To make a good sketch, you need the right equipment. There are all sorts of drawing and sketching paper on the market, from relatively inexpensive to expensive. So what do you choose?
Let’s look at two different types: hot pressed watercolor paper (HPC) and cold-pressed watercolor paper (CP). A good place to start is the Watercolor Paper article on this site. (See the section on cold and hot presses.)
For practicing sketching and drawing, HPC paper makes a good choice for beginners. HPC paper has a smooth surface, which is easier to work on than CP paper.
This portfolio of Saunders Studio watercolor paper contains both HPC and cold-pressed varieties. This paper is acid-free and 100% rag, which are two important features for artists.
Acid-free paper is important because it does not yellow over time and will last longer than other types of paper. Also, it contains no harmful chemicals that can be absorbed by the artist’s skin or interfere with a work in progress.
100% rag refers to the fact that this portfolio of watercolour paper consists entirely of cotton fibers from which the cellulose has been removed during processing to make standard-sized sheets measuring 8 1/2 x 11 inches (22 x 28 cm). It is possible to purchase 100% rag drawing and sketching paper in pad form, available in various sizes. This is the most economical choice for drawing and sketching (and there are some beautiful sheets available).
As with all art supplies, there is a wide range of prices among different types and brands of watercolor paper. There’s no need to purchase expensive watercolor paper for sketching or practicing your skills as an artist.
Another key consideration when choosing drawing or sketching paper is working surface size. If you’re primarily interested in making small sketches using the ink pen on the left above, then any type of drawing or supply store will carry adequate-sized sheets that will serve your purpose well. But if you also want to work with a pencil (and someday watercolor paint or other media), then you’ll want to invest in larger-sized drawing pads.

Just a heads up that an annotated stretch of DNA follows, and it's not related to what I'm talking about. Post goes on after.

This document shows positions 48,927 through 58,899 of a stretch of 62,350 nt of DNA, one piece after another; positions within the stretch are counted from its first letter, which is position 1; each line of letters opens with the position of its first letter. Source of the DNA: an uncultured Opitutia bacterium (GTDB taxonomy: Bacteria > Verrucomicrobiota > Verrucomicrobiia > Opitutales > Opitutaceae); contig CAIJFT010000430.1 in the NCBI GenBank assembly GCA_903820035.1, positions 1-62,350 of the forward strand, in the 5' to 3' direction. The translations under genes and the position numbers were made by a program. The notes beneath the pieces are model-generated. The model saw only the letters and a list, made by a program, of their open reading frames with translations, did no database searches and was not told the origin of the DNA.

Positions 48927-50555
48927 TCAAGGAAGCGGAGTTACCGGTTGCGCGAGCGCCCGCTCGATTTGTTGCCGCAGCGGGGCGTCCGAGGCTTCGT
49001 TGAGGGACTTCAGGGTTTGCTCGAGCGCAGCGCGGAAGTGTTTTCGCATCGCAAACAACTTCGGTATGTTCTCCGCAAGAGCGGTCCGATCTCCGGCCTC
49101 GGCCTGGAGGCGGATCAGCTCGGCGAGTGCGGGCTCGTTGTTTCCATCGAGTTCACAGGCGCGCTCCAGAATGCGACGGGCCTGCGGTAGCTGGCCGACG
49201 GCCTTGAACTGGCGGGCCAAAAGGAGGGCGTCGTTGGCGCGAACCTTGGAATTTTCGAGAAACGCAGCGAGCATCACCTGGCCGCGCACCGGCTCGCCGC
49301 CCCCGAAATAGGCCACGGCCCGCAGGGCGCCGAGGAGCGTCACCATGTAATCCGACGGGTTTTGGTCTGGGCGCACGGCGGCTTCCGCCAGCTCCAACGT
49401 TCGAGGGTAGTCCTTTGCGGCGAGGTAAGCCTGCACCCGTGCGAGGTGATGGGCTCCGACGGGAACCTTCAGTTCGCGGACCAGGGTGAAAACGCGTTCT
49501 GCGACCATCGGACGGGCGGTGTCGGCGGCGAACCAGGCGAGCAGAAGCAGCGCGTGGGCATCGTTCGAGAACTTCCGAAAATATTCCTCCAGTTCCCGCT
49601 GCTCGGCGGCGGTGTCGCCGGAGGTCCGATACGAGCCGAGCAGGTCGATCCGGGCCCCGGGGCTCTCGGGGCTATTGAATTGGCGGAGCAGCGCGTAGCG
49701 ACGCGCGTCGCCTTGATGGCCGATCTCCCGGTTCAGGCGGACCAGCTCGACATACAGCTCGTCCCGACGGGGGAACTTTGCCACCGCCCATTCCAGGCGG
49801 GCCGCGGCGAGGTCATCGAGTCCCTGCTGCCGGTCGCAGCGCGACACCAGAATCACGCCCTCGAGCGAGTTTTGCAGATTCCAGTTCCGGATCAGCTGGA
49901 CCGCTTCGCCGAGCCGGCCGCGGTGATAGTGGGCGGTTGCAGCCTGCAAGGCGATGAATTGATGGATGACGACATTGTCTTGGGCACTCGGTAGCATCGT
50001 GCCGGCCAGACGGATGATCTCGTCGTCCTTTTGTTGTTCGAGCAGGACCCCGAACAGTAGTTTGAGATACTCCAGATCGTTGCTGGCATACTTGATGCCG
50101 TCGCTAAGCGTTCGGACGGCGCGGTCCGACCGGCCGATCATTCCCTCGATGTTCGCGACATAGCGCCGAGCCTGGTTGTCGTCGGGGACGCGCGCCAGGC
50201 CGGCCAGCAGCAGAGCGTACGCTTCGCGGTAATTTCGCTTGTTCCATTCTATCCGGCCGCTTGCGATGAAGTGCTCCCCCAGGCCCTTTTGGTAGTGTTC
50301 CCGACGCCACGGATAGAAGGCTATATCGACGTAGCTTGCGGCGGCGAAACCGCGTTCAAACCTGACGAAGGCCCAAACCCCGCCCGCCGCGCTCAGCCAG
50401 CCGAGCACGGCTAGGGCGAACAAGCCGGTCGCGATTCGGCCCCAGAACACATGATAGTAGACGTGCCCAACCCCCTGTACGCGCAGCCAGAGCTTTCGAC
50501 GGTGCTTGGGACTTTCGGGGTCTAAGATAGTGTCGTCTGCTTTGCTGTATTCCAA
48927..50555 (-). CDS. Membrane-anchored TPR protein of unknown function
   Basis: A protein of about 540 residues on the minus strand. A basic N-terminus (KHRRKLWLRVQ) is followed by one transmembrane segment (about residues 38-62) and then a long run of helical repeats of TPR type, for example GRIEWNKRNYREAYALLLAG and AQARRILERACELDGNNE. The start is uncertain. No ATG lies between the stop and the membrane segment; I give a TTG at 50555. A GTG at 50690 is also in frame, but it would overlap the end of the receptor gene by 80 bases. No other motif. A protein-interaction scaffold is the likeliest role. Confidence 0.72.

There is another factor to consider when choosing the size of drawing paper: the amount of color that will be applied. This Moleskine sketching pad left above would be excellent for a beginner who plans on making smaller drawings and using very little color. The small sheets are ¼ inch (6 mm) thick and 6 by 8 inches (15 x 20 cm). The actual working area measures 5 1/8 by 7 3/4 inches (13 x 19 cm).
Some features of good sketching paper are:
- Acid-free – prevents yellowing over time and contains no harsh chemicals Safe for use with water
- 100% rag (cotton fibers) – The drawing surface is made entirely of cotton fibers, with no cellulose.
- Portfolio containing sheets in various sizes and weights – versatile for a variety of uses. One could easily switch to another size/brand or weight depending on the subject or media used. They can also be cut down to smaller sizes if need be, which increases their versatility.
- Cold press – creates darker lines, so it’s easier to see them as you draw and sketch. This is especially helpful when working with brush pens that are not waterproof.
- Hot Press – gives a smoother finished appearance. The dark lines are lighter and less dense than those made with cold press paper.
- One can also purchase drawing and sketching paper in pad form, available in various sizes. As with all art supplies, there’s a wide range of prices among different types and brands of watercolor paper.
There’s no need to purchase expensive watercolor paper for sketching or practicing your skills as an artist. Another key consideration when choosing drawing or sketching paper is working surface size.